Nurses have always told stories - about their patients, themselves, and their profession. Informal storytelling has always been a part of the nursing culture. As part of formalized educational programs, sharing stories encourages a new level of storytelling. Using storytelling as a learning activity can be a powerful addition to orientation, seminars, workshops, or caring rounds.
Like storytelling, nursing relies heavily on relationships and communication. As a result, sharing stories is not an unusual activity for nurses. Nurses may instinctively sense why storytelling is an mtrinsic part of many cultures - it establishes connections between people and creates a shared history. Storytelling also promotes critical thinking between expert practitioners and novices, strengthens collegiality and collaboration, builds self-esteem and rapport, and extends care and support to nursing colleagues.
The applications for storytelling in an educational program are as varied as the stories themselves. Storytelling gives learners permission to tap into the tacit knowledge embedded in their professional nursing experiences and to learn from each other. It also serves as a springboard to dialogue about the deeper issues of professional practice that may not be easily explored through other methods. Experienced nurses tend to devalue the amount of information they bring to their practice. Validation of this knowledge by peers during storytelling provides heightened awareness and a new affirmation for practice.
Storytelling should be planned so that it is an enlightening and meaningful experience for participants. The facilitator needs to create an environment conducive to the sharing of stories. Because the telling of stories should be unhurried, group size will be determined by the amount of time allowed for the activity. Allowing three to five persons in a group usually provides time to share and reflect on stories within an hour time frame. The chairs should be in close proximity so storytellers can attend to each other, but far enough from other groups to allow privacy. Darken the room slightly and eliminate overhead pagers, public address announcements, and other interruptions as much as possible.
A few guidelines will help participants engage fully in a storytelling session. Directions can be given orally or on a written handout. Invite participants to share their stories around the theme of the program. Participation in storytelling should be voluntary. If someone chooses not to tell a story, a simple hand motion or an "I pass" is adequate to move the telling along to the next speaker. Ask them to respect and maintain confidentiality about the stories that will be shared. Some general time parameters for this experience can be suggested to the tellers, but flexibility is key for each story length varies.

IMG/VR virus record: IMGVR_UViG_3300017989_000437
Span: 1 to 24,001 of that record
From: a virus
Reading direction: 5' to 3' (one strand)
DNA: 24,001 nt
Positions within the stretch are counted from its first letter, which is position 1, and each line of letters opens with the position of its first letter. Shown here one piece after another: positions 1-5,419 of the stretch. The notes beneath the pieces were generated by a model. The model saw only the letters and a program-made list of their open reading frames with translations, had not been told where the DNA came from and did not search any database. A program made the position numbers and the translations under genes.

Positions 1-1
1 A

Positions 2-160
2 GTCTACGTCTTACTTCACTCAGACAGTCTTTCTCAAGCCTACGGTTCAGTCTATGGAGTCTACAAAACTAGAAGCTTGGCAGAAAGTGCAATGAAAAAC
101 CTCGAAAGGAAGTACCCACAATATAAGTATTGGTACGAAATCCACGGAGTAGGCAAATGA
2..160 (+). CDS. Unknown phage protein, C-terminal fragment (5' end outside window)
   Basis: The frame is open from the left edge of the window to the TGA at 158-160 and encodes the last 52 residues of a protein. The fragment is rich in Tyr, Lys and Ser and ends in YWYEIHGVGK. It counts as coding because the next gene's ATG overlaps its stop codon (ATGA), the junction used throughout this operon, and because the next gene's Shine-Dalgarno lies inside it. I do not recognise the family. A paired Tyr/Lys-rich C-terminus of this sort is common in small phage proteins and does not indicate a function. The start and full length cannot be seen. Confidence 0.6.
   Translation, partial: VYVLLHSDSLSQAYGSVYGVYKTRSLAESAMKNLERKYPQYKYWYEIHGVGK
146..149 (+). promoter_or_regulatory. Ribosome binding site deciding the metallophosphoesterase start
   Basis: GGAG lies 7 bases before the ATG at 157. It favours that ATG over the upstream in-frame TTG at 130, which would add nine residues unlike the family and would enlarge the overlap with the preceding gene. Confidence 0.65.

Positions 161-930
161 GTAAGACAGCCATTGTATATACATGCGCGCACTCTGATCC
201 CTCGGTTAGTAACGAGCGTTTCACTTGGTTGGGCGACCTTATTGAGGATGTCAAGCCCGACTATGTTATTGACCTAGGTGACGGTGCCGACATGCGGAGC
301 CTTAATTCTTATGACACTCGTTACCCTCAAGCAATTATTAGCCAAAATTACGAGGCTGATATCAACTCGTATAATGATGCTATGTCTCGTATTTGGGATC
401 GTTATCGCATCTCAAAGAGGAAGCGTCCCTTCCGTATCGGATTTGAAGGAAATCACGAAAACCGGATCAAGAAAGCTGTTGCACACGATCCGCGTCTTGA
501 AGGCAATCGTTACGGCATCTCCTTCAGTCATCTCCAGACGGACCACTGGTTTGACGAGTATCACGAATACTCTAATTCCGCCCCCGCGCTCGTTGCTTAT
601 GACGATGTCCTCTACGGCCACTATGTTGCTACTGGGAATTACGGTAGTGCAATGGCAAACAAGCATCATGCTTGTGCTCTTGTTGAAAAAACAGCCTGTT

Ask listeners to use their best listening skills, with good eye contact and attentive facial expressions and body language. Tomatis (1991) describes attentive listening as listening with the bones and thinking of the whole body as an ear. The intensity demonstrated by listeners is a major factor in creating a sense of community within the group. This sense is enhanced by inviting participants to move from one story to another without interpretation, exploration, or judgment between the stories (Sarosi & O'Connor, 1993). The first few times the participants engage in storytelling, it is difficult for participants to honor this request, but ultimately, this attentiveness enriches the experience.
The facilitator first tells a story of his or her own to help set the tone and demonstrate the process. This removes subtle barriers, provides encouragement, and sanctions the activity for participants. The facilitator's storytelling helps create a setting conducive to the overall effectiveness of the learning activity.
When all stories have been shared, the facilitator initiates a group discussion about the process oí storytelling, not about the stories that were shared. Some questions that may assist in the debriefing about the experience include:
* How did the storytelling experience go for you?
* How did it feel to be so listened to?
* Did you discover anything you would like to share?
* What are other applications for storytelling in your practice?
Helpful Hints for Storytelling
After discussing the process of storytelling, focus the discussion on the power of the stories that were shared. In this way, the discoveries made from the storytelling are related to expected learning outcomes. As groups become more comfortable with storytelling, it is not necessary to discuss the process itself. At that point, discussions can focus on individual and group discoveries from shared storytelling.
Formal storytelling activities give learners permission to share their wealth of knowledge. The innate creativity of nurses is valued and reawakened as the process unfolds. The power of stories validates the rich experiences of nurses and the value of connections with colleagues. Storytelling is a rewarding teaching/ learning experience for learners and facilitators alike.
- Sarosi, G.M., & O'Connor, R (1993). The microstory pathway of executive nursing rounds: Tales of living caring. Nursing Administration Quarterly, 17, 30-37.
- Tomatis, A. (1991). The conscious ear. Barrytown, N.Y.: Station Hill Press.
Helpful Hints for Storytelling